Every ten years the U.S. Census Bureau conducts a census, where where they attempt to count the population of the United States. They also make available a wide variety of other demographic information, which can be useful for many kinds of projects. In addition to the every-ten-years data, they also release yearly estimate statistics through the American Community Survey, which is an ongoing project.
Are undocumented people counted by the census?
The U.S. Census Bureau says that they do count people who are undocumented, and that they are counted in the "Foreign-born" category (which includes other noncitizens). However, it can be assumed that undocumented people may be more hesitant to fill out census information, so the question remains as to whether these noncitizen counts are as fully-accurate as citizen counts. Likewise, the issue rose to prominence in 2018 with the Trump administration attempted to add a citizenship legality question to the 2020 census. Census officials argued that this would make undocumented people less likely to respond to the census, and this was ultimately blocked.
What is the difference between the Census and American Community Survey (ACS)?
The Census occurs every ten years, and attempts to be an accurate population count of everyone living in the United States, including all 50 states, Washington D.C., and the 5 U.S. territories. Every household in the U.S. recieves an invitation to fill out the census. Households are asked to fill out basic demographic information, like age, sex, race, Hispanic origin, and owner/renter status.
The ACS is a survey that occurs every month of every year. The survey is sent to a smaller sample of people (around 3.5 million) living in the 50 states, Washington D.C., and Puerto Rico. It asks about topics not covered in the Census, like education, employment, internet access, and transportation. The samples are used to make yearly estimates about these topics within the communities the respondents live in. Note that the Census is meant to be an accurate count of everyone in the U.S., and the ACS is an estimate based on a smaller representative sample size.
You may find yourself looking both at Census and ACS data for this class. One topic of potential interest for this class, "Language spoken at home," is currently only covered by the ACS.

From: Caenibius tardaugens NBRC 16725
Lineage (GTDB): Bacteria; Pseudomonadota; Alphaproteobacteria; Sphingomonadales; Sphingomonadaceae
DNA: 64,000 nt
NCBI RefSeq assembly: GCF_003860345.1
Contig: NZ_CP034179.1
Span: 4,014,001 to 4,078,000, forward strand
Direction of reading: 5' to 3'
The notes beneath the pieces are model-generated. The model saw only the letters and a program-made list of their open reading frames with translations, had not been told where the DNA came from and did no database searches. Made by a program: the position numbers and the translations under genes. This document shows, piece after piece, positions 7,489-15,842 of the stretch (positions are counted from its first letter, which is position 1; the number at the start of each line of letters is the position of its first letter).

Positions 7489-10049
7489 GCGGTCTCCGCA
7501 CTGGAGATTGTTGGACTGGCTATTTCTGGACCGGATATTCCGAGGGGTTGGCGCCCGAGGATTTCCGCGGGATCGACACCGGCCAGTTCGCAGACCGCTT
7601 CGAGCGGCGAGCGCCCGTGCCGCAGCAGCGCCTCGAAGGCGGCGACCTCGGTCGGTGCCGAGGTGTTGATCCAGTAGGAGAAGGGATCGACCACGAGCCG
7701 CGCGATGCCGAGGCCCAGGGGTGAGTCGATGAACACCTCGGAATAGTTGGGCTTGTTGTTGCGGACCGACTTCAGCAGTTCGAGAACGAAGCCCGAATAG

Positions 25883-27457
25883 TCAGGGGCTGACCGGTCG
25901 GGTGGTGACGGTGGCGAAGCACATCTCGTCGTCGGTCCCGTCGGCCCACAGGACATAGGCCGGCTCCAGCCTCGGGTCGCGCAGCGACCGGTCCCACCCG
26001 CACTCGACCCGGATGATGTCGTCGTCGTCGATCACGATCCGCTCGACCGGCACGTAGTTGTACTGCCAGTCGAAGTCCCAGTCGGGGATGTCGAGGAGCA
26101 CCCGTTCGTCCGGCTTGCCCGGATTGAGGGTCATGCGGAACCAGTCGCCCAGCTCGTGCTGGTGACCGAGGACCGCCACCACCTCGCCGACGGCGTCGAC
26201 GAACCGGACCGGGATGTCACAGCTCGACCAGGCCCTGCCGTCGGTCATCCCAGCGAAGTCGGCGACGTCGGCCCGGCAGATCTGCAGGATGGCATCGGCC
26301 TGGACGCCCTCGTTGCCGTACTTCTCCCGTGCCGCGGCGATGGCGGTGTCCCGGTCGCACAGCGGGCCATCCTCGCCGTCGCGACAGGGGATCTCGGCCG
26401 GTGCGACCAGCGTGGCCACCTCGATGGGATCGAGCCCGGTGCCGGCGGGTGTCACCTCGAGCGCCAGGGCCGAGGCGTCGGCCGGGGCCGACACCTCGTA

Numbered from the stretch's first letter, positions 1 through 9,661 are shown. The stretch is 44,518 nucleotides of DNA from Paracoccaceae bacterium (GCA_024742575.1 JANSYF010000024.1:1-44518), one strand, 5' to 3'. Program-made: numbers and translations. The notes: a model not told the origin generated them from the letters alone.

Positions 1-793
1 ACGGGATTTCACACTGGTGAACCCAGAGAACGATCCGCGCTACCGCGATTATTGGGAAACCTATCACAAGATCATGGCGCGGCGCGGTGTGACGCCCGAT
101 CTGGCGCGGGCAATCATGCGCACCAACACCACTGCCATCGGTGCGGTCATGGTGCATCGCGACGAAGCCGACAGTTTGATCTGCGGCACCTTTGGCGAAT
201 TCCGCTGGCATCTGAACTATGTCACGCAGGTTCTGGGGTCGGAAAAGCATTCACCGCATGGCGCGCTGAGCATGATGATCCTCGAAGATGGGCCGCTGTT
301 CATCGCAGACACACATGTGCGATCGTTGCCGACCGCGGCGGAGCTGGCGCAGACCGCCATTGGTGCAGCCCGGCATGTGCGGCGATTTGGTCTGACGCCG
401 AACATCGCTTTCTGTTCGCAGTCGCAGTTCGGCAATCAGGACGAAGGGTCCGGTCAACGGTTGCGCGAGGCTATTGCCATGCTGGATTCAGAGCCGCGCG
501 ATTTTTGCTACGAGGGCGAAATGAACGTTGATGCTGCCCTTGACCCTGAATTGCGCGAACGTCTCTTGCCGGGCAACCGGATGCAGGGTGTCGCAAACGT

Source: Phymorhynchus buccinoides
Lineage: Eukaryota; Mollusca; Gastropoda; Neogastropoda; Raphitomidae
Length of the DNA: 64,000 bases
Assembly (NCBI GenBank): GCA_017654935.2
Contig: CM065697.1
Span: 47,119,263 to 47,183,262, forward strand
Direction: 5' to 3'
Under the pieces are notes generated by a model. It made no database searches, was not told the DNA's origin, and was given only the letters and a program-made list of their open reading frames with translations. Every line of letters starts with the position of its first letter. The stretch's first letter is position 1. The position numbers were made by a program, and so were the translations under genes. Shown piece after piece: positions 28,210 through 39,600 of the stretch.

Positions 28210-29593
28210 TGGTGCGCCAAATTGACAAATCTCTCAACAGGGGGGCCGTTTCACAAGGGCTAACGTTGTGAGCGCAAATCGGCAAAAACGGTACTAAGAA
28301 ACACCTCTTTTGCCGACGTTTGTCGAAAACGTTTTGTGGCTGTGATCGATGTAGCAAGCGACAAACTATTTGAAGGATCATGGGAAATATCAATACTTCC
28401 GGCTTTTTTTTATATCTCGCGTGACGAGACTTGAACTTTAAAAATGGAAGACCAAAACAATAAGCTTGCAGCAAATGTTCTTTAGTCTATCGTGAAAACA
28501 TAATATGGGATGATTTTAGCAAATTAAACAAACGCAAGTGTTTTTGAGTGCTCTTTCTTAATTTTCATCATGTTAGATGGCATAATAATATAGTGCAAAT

Source: The Importance of the American Community Survey and the Decennial Census
There are two major pieces of data recorded by the census, called "topics" on the database, that may be useful to examine for this class. The first is "Hispanic or Latino", and the second is "Language Spoken at Home". The first records whether a census respondent indicates they are Hispanic or Latino, and the second the predominant language spoken at home.
The census data website can be tricky to use, and you can find information in more than one way. My advice is to open to the census data website and type into the box one of the above topics, plus the place you are interested in looking at. For example, I typed "Hispanic or Latino richmond indiana" into the box. Doing this search gave me the Hispanic or Latino population of Richmond from the 2020 census, as well as 179 tables that organize the Hispanic or Latino population of Richmond by other demographic data, like age, sex, income, and more. I suggest you explore some of these tables to find even more interesting data. Some tables you might want to look for could be "HISPANIC OR LATINO ORIGIN BY SPECIFIC ORIGIN" (tells you the country of origin for people that are indicating they are Hispanic, can be a way to get a sense of what immigrant communities are living in a place), "PLACE OF BIRTH (HISPANIC OR LATINO) IN THE UNITED STATES" (breaks down the Hispanic population by whether they were born in this state, another state, or outside the U.S), "LANGUAGE SPOKEN AT HOME BY ABILITY TO SPEAK ENGLISH FOR THE POPULATION 5 YEARS AND OVER (HISPANIC OR LATINO)" (tells you the languages spoken at home for the Hispanic population), "NATIVITY BY LANGUAGE SPOKEN AT HOME BY ABILITY TO SPEAK ENGLISH FOR THE POPULATION 5 YEARS AND OVER (HISPANIC OR LATINO" (shows you the number of the Hispanic population who speaks only English at home vs. speaking another language at home, organized by whether they were born in the U.S. or another country).
For the Language Spoken at Home topic, you may want to look for the tables "LANGUAGE SPOKEN AT HOME", "CHARACTERISTICS OF PEOPLE BY LANGUAGE SPOKEN AT HOME", and "PLACE OF BIRTH BY LANGUAGE SPOKEN AT HOME AND ABILITY TO SPEAK ENGLISH IN THE UNITED STATES".
QuickFacts is a great tool for when you are looking for basic demographic information about a specific place in the United States and want to find it quickly in an easy-to-read format. Type the region you want to examine into the search bar. Categories that may be of interest for this class are "Language other than English spoken at home, percent of persons age 5 years+ " and "Race and Hispanic Origin."
How to Cite Census Bureau data in MLA Format:
"Name of Table or Data Set." Name of Survey, Publisher, Publication Date, URL. Date Accessed.
"B03001: Hispanic or Latino Origin by Specific Origin, Richmond city, Indiana." 2017-2021 American Community Survey 5-Year Estimates, United States Census Bureau, 2021, data.census.gov/table?q=hispanic+or+latino+richmond+indiana&tid=ACSDT5Y2021.B03001. Accessed 15 February 2023.
"Population Estimates, July 1 2022, (V2022), Richmond city, Indiana." Quickfacts, United States Census Bureau, 2022, www.census.gov/quickfacts/fact/table/richmondcityindiana,US#. Accessed 15 February 2023.
*Tip: Click on "Notes" in the top left of an data.census.gov data table to see more information about the particular survey that the data comes from.
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